Saturday, July 14, 2007

Uluru, the Olgas and further west

Enlarge the photo to see the line of people climbing Uluru (350m)

the beautiful Stuart Desert Pea

Our last view of the Olgas before turning off onto the Great Central Road, also called The Outback Highway. There is 1200 km of remote dirt road in front of us, often badly corrugated before we reach the bitumen just north of Kalgoorlie. Although the weather looks good, we carry food and water for 3 weeks and also take into account that one shower of rain could leave us stranded for a week or longer. An added problem is then that fuel trucks are not allowed to drive on a wet gravel road and thus cannot supply the road houses along the track and we would run out of fuel after 1000 km. We have an UHF radio with 5 km range, a HF radio( with a range of several thousands of kms) programmed with 6 different frequencies (incl. the Flying Doctor) and when everything goes really bad, we have an EPIRB, emergency beacon. If that also fails, we will be in real trouble and short of getting help from local Aboriginals, we would have to walk to the nearest community which could be 300 km or more.....

Docker River Store, just east of the WA border, is a typical Aboriginal settlement. We are sad that most of these settlements are full of car wrecks and damaged houses. Employment is a constant problem and most communities are "dry" to stop abuse of alcohol, drugs and gambling. Unleaded petrol is not available, BP has introduced an alternative fuel for petrol engines called OPAL, which cannot be sniffed.

Len Beadell is often called the last outback explorer; he surveyed and graded most of the outback tracks in WA, SA and the NT. Len was out there with his family for many years after World War II and many of these tracks have the names of his family members. He wrote 7 books. The grader in the picture is the one he used and is now parked near the Giles weather station; it carries the name of the Gunbarrel Construction Co, referring to the Gunbarrel Highway which was the only east-west road link across Central Australia stretching for 1600 km. Len and his team opened up a 2.5 million square km area which includes the Great Sandy, Gibson and the Great Victoria deserts. Later the Great Central Road was improved and became the main connection between Perth and Alice Springs.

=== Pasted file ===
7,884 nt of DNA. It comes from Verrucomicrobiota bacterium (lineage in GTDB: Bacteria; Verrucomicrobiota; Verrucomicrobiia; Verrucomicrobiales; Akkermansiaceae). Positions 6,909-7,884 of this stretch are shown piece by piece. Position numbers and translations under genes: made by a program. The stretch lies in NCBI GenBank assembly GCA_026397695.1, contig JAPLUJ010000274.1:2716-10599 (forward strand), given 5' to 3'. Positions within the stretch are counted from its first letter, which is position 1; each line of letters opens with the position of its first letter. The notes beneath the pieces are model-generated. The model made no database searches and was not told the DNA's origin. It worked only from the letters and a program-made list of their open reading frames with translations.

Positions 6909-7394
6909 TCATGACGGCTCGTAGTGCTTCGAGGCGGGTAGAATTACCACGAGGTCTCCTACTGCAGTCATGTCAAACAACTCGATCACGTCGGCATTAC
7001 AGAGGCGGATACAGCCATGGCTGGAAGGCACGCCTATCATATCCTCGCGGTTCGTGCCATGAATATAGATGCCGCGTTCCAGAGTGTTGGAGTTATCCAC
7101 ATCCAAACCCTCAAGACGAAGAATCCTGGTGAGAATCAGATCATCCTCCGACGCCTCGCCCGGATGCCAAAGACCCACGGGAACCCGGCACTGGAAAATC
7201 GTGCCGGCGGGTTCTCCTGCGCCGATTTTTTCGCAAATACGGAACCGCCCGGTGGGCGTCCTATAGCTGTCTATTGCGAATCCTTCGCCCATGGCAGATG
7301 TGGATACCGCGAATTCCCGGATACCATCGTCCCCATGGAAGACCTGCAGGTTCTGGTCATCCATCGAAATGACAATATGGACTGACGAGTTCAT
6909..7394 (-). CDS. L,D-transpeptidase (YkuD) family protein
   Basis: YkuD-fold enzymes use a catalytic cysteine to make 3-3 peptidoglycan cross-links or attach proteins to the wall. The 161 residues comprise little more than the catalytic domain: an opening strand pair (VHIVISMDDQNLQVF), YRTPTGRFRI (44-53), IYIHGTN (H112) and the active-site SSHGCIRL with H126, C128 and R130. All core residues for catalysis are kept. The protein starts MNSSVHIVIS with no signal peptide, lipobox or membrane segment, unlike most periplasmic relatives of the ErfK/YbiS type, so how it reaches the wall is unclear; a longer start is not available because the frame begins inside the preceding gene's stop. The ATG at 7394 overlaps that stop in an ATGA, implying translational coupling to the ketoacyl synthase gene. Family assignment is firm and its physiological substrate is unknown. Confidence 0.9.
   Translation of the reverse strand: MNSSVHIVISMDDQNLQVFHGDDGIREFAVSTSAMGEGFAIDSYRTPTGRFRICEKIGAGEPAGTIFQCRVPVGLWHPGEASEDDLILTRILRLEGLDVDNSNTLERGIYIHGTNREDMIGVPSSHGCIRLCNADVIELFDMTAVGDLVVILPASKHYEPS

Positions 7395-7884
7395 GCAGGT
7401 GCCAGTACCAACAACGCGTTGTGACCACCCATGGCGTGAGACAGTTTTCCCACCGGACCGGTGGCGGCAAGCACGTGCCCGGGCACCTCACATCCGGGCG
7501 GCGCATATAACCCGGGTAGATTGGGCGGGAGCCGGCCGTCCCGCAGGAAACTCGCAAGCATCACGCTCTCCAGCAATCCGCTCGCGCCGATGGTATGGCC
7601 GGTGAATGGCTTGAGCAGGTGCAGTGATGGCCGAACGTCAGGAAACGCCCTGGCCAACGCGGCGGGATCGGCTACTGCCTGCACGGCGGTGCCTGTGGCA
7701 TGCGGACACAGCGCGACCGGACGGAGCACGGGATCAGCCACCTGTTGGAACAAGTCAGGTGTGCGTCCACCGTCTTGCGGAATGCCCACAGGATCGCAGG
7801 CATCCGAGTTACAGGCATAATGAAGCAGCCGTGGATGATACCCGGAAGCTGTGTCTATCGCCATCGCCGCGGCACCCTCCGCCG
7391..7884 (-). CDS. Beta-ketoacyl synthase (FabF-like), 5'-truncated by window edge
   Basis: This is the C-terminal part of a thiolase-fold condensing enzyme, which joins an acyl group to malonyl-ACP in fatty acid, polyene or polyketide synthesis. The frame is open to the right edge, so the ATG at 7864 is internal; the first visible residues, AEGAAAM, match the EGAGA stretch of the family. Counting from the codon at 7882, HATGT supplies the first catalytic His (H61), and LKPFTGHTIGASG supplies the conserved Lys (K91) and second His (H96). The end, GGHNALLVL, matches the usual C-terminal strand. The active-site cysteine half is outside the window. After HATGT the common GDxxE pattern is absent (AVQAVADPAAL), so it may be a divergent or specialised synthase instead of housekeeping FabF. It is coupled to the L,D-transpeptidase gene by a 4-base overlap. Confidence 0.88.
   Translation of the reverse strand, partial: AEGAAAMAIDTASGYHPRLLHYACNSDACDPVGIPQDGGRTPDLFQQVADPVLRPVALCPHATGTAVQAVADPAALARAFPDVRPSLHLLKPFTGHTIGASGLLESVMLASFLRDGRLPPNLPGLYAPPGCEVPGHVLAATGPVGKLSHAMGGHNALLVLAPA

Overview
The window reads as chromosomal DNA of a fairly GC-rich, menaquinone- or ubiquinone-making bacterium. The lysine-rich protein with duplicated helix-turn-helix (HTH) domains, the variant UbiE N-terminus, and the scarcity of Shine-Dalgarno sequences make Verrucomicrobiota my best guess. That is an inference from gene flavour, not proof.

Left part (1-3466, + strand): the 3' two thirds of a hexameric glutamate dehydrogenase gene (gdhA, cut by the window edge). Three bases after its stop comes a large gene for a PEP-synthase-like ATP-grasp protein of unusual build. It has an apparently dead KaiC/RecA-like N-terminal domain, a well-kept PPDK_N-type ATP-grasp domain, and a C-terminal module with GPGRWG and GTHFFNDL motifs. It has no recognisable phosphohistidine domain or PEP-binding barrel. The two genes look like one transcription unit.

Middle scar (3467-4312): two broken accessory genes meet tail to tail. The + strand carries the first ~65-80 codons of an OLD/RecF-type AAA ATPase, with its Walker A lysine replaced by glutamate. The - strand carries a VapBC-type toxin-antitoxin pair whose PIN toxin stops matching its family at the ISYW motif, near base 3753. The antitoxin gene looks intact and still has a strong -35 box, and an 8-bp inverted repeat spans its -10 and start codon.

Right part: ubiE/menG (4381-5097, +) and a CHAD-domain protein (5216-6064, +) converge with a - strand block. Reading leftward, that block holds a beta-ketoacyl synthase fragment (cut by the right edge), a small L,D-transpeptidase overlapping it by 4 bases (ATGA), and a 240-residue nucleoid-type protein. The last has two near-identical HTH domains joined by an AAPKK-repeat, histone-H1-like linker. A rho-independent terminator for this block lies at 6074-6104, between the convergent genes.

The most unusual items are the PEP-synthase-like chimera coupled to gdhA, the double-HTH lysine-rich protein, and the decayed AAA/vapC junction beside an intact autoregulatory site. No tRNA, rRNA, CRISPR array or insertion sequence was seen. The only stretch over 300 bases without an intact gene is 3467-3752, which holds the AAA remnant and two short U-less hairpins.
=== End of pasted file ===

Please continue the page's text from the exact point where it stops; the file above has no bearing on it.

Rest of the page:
Here are the remains of the first rocket launched in Australia; they were not quite sure where it had landed until months later it was discovered by accident about 50 km south of Giles..... good thing not too many people live around here!

The roads are endless but still interesting with different vegetation. Here are two pictures of improved sections. The typical red colour comes from the iron content in the rocks (in some areas this content is so high that you can actually arc-weld straight onto the rocks). Dust is an ever present passenger, although both car and trailer are not letting any in, even after a full day of dust clouds. Having lunch on the road (away from the bushes, less flies) is no problem: the chances of any cars coming is almost nil. We passed one car during a whole day of driving on this stretch. But if you meet another car, typically the driver will wave at you, either by a whole hand or just a finger.
Guess who had to climb the hill to take the picture; she was lucky not to meet any snakes......


Great trip!! Pretty brave to sit in the middle of the road for breakfast...would you move quick if somebody came or invite them for lunch. With all that dust, it is no surprise that you are selling the cruiser. talk to you soon!
Goed uitzicht, zo midden op de weg.
Hoef je niet bang te zijn dat je een slang over het hoofd ziet!
Wie heeft die houten bank zo knap gemaakt?
Zat je lekker, Annelies?
Je ziet er goed uit!
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